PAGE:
• This field observational and experimental study of tokenrobbing and token/reward-bartering interactions in the free-ranging population of Balinese long-tailed macaques produced three main findings: (i) these behaviours need to be learned throughout juvenescence to be successfully performed; (ii) older monkeys preferentially selected tokens that were more valued by humans; and (iii) these more skilful and selective individuals appeared to make economic decisions, as evidenced by clear behavioural associations between value-based token possession and quantity or quality of food rewards rejected and accepted.

    (a) Experiential learning

    As predicted, we found a significant increase in tokenrobbing success from juveniles to subadults to adults, whereas the main behaviour patterns required for the successful performance of token/reward-bartering interactions were already in place from around 4 years.
  • The ability to engage in more negotiated successful token/reward-bartering sequences—during which the monkey only returned the token after being proposed more food rewards, or after rejecting more food rewards, or after accepting a type of food reward different from the one(s) previously rejected—was not fully acquired before the subadult stage
  • These results lend some support to the ‘experiential learning’ hypothesis, whereby token-robbing and token/ reward-bartering interactions are multi-stepped and complex behavioural sequences requiring perceptual learning, sensorimotor coordination and cognitive skills to be successfully performed; they are gradually acquired through extended individual practice during the juvenile period, in part via experiential trial-anderror learning.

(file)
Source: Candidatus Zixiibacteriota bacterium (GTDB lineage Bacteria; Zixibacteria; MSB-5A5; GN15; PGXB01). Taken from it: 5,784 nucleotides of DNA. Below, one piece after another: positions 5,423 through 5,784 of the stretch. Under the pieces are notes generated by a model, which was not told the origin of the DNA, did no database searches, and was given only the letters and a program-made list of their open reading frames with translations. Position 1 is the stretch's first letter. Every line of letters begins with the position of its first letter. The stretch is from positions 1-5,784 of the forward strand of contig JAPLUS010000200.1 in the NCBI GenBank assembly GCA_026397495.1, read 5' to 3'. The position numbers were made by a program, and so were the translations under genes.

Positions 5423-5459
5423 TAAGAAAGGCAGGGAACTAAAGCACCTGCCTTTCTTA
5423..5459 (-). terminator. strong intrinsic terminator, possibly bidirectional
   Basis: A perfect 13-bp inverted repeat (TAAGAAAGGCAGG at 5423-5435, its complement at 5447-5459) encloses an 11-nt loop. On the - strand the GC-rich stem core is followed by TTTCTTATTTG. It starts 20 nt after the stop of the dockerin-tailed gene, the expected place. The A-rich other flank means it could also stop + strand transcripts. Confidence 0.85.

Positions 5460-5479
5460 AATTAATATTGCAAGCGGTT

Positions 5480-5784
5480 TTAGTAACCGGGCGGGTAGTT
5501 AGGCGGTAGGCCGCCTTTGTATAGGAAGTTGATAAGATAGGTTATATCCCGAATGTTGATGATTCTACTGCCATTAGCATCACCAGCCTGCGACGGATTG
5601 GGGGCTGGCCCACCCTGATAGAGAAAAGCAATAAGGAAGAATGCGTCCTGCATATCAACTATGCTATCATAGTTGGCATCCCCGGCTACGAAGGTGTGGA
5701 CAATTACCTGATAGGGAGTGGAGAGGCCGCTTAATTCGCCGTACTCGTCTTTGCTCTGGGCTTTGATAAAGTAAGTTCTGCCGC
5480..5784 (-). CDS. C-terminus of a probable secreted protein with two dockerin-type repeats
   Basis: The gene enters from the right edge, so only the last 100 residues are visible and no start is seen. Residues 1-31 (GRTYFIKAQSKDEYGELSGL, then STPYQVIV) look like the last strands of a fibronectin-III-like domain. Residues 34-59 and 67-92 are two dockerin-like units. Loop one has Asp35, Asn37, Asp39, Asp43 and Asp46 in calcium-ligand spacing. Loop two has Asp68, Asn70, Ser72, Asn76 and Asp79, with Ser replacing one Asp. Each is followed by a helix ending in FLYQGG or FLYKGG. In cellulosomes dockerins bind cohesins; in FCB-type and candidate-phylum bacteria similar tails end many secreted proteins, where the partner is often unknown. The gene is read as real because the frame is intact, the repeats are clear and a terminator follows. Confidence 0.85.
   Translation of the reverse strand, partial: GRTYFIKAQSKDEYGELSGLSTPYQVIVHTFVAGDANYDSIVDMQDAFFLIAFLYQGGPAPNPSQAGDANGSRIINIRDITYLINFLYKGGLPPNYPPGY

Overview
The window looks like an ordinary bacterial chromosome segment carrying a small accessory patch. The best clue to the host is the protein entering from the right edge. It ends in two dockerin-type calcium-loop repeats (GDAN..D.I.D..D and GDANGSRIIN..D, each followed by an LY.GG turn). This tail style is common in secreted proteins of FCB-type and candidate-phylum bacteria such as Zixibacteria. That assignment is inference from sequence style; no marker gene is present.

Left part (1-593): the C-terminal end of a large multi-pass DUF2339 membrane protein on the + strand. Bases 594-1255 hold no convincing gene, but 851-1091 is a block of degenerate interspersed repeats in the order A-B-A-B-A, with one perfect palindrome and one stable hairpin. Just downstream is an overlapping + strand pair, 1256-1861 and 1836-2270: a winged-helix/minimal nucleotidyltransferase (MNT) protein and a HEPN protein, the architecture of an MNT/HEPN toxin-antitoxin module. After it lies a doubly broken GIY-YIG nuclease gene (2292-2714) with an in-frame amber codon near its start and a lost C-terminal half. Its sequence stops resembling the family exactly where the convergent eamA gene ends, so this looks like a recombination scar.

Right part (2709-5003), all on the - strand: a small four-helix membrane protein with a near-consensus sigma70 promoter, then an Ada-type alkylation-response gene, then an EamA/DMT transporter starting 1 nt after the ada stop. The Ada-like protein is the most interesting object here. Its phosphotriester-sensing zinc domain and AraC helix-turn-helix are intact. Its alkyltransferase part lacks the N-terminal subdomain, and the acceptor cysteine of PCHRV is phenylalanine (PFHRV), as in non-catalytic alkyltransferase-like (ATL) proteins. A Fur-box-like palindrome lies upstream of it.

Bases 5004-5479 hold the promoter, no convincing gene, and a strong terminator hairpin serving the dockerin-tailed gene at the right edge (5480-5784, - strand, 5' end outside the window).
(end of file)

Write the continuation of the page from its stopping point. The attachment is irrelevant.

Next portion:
• It is noteworthy to mention that the development ofadult-level proficiency at robbing/bartering is dependent on skill learning, but may be constrained by physical maturation
  • This is true during the token-robbing phase that often involves monkey–human body contact and/or requires muscular strength when a monkey has to yank on a flip-flop still worn by an adult human.
  • The limited physical capabilities of juveniles, and the maturing bodies of subadults, may partly explain the significant increase in token-robbing success from juveniles to subadults to adults


  • Token-robbing and token/reward-bartering are cognitively challenging tasks for the Uluwatu macaques that revealed unprecedented economic decision-making processes in a large monkey population living in an anthropogenically impacted habitat.
  • This spontaneous, population-specific, prevalent, cross-generational, learned and socially influenced practice may be the first example of a culturally maintained 8 token economy in free-ranging animals.
  • Further experimental research on the Uluwatu macaques should make future cross-species comparisons of economic decision-making and symbolic tool use more relevant from an evolutionary perspective and may lead to a better understanding of the origins of autonomous monetary systems in humans [29].
  • Our study was conducted with research permission from the Indonesian Ministry of Research and Technology (#328/SIP/FRP/E5/Dit.KI/IX/2015; #410/SIP/FRP/E5/Dit.KI/X/ 2015), related Indonesian government and provincial agencies and the local authorities of the Uluwatu Temple

Need more features? Save interactive summary cards to your Scholarcy Library.